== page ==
Lotteries which sell tickets through retail units and online are reporting changes in customer behaviour, with many seeing more online activity in the past couple…
If you’re new to sports betting, you might find some of the terminology used by online bookies can sometimes be confusing. So at Which Bookie, we’re here to help. One of the most common question we’re asked is about SP. Specifically, what does SP mean, and how does it affect your bets? So let’s find out.
If you want to watch the horse races you bet on, why not check out our horse racing live streaming page where you’ll find links to do so for all UK & Irish horse races.
SP is a term associated with betting on horse racing or greyhound racing. It stands for Starting Price, but what does that actually mean? Well as you probably know, the odds at which you can back a horse can and do change frequently before the start of a race. The Starting Price is simply the odds of a horse at the time the race starts.
Typically, the SP is decided by people known as “SP Reporters”. They take an average of the odds being offered by on course bookmakers at the time the race starts. Their job is to come up with an accurate SP that will be used by the whole racing industry.
You might typically see SP on a betting coupon at a horse racing bookie, such as the example below. In this example from a coupon at Paddy Power, you can see that there are no odds displayed for any of the horses. Instead, it just says SP in the odds column.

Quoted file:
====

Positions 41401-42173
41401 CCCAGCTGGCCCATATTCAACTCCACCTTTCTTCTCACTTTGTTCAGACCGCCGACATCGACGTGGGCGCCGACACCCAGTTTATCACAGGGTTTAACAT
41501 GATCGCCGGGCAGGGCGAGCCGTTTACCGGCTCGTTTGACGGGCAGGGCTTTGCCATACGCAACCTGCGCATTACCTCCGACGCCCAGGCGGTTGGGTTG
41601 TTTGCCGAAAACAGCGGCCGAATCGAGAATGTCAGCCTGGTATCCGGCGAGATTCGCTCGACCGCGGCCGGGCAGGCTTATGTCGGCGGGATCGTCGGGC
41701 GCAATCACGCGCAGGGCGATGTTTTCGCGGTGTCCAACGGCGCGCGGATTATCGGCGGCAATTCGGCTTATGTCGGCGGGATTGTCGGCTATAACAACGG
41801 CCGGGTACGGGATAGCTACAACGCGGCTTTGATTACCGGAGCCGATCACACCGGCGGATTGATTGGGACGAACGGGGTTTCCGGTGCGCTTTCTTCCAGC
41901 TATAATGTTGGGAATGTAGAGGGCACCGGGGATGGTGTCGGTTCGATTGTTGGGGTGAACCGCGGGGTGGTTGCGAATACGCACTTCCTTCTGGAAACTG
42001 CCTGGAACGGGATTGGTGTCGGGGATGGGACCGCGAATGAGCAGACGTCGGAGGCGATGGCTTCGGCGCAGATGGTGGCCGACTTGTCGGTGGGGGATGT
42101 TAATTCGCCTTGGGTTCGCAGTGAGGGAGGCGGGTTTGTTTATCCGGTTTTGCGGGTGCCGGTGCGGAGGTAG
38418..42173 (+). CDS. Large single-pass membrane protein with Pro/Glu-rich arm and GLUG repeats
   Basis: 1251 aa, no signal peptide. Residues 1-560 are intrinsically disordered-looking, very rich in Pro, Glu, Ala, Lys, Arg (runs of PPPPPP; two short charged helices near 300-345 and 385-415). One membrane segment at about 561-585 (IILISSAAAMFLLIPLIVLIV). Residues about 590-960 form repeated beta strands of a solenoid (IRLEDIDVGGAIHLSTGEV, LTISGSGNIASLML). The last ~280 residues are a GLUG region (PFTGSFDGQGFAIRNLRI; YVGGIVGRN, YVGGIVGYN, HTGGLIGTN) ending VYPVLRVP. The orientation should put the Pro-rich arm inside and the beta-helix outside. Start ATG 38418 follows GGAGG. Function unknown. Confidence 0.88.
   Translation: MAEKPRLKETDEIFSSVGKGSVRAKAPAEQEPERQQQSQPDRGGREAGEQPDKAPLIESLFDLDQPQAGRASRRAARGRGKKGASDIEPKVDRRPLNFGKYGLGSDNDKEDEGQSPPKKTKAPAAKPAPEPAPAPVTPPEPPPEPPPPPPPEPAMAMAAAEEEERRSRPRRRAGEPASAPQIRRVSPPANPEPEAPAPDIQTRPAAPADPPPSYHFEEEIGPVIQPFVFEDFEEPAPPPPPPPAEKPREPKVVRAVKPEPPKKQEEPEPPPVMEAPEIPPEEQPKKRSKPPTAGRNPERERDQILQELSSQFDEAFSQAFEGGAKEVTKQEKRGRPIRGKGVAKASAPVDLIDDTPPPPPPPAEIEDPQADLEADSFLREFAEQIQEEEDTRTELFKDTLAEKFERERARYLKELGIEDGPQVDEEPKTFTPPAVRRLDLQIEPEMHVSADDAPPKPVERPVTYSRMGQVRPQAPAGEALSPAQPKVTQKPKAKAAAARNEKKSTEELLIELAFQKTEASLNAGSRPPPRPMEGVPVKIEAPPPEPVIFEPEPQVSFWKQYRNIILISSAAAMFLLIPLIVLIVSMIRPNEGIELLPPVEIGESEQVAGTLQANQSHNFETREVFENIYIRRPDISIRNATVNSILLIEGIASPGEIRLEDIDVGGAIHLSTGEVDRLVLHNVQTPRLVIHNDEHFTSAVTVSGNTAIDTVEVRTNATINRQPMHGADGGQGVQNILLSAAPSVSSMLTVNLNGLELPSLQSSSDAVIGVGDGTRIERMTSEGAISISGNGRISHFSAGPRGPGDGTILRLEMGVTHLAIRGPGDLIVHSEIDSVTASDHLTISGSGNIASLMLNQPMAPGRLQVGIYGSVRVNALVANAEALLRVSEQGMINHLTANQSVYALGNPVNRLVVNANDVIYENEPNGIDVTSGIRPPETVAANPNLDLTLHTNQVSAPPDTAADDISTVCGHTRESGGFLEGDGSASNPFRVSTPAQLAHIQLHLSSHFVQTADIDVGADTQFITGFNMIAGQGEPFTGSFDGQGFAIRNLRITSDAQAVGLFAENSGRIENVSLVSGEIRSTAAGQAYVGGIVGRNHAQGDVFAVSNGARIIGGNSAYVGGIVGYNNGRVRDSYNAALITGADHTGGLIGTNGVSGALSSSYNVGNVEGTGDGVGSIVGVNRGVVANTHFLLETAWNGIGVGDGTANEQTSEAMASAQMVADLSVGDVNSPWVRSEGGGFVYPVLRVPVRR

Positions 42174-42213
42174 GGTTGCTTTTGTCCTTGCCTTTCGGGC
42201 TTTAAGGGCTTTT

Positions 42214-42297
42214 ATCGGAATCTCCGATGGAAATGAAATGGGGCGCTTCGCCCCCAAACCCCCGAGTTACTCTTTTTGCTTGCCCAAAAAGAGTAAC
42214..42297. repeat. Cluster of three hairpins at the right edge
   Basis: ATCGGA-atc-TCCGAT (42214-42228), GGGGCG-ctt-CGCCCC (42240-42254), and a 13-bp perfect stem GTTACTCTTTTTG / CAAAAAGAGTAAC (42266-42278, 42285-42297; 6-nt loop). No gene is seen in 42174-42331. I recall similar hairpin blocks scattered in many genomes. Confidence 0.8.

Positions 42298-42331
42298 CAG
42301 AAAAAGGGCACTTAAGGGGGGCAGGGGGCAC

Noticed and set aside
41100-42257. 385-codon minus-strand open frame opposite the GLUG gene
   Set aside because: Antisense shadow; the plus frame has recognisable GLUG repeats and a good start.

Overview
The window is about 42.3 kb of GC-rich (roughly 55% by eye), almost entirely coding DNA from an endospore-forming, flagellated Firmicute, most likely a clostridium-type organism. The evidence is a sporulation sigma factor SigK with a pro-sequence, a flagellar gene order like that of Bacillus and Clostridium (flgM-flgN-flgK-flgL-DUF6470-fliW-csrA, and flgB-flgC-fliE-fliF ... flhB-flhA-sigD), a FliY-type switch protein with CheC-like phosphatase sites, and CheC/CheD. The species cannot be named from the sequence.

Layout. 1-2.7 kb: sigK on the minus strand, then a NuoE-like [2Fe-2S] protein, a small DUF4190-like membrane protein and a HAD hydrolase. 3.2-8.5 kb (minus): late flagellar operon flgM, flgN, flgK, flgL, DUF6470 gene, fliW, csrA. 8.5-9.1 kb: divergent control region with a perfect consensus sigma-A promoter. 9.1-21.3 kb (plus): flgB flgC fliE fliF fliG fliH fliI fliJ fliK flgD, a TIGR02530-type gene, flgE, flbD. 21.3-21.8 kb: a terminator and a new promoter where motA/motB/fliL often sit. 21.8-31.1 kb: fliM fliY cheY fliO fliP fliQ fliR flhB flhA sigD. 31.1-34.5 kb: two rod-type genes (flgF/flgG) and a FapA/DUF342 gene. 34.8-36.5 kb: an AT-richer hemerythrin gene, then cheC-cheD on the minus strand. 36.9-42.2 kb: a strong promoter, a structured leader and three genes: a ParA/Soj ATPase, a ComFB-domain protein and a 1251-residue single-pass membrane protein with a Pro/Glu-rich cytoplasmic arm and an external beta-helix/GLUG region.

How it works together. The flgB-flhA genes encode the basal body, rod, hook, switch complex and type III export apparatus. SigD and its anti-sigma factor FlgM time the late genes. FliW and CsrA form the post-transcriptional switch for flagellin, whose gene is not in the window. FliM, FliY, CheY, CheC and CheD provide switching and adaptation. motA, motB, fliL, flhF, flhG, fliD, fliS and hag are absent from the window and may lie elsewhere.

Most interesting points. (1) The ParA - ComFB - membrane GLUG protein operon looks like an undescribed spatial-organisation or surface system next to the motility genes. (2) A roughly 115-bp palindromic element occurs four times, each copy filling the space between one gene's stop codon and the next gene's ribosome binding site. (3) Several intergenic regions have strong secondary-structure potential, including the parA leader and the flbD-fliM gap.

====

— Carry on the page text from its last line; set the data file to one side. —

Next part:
The reason you see SP instead of specific odds is usually because you are looking at a race which doesn’t start for some time. The odds compilers have no way of knowing how the horse should be priced at this stage. So if you want to bet on it now, you can just bet at SP. Therefore, the odds your bet will be settled at will not be determined until the start of the race.
If you look at the same racecard on the day of the actual race, you can see that it looks very different. Whereas before there was only SP on offer, you can now see that each horse has its own price as well as SP.
Consider the coupon above, where there is a choice of a price or SP for each horse. You might wonder whether it is best to take SP, or to place your bet at the fixed price on offer. Unfortunately, there is no easy answer. Unless you have a crystal ball, there is no way of knowing whether the price will be higher or lower than SP.
The good news is that many bookies have an offer known as Best Odds Guaranteed. With this feature, you can safely take the price on offer. If the SP turns out to be higher than the price you took, the bookie will pay you at the higher price. Take a look at our list of bookies that offer Best Odds Guaranteed, and make sure you’re betting with one of them!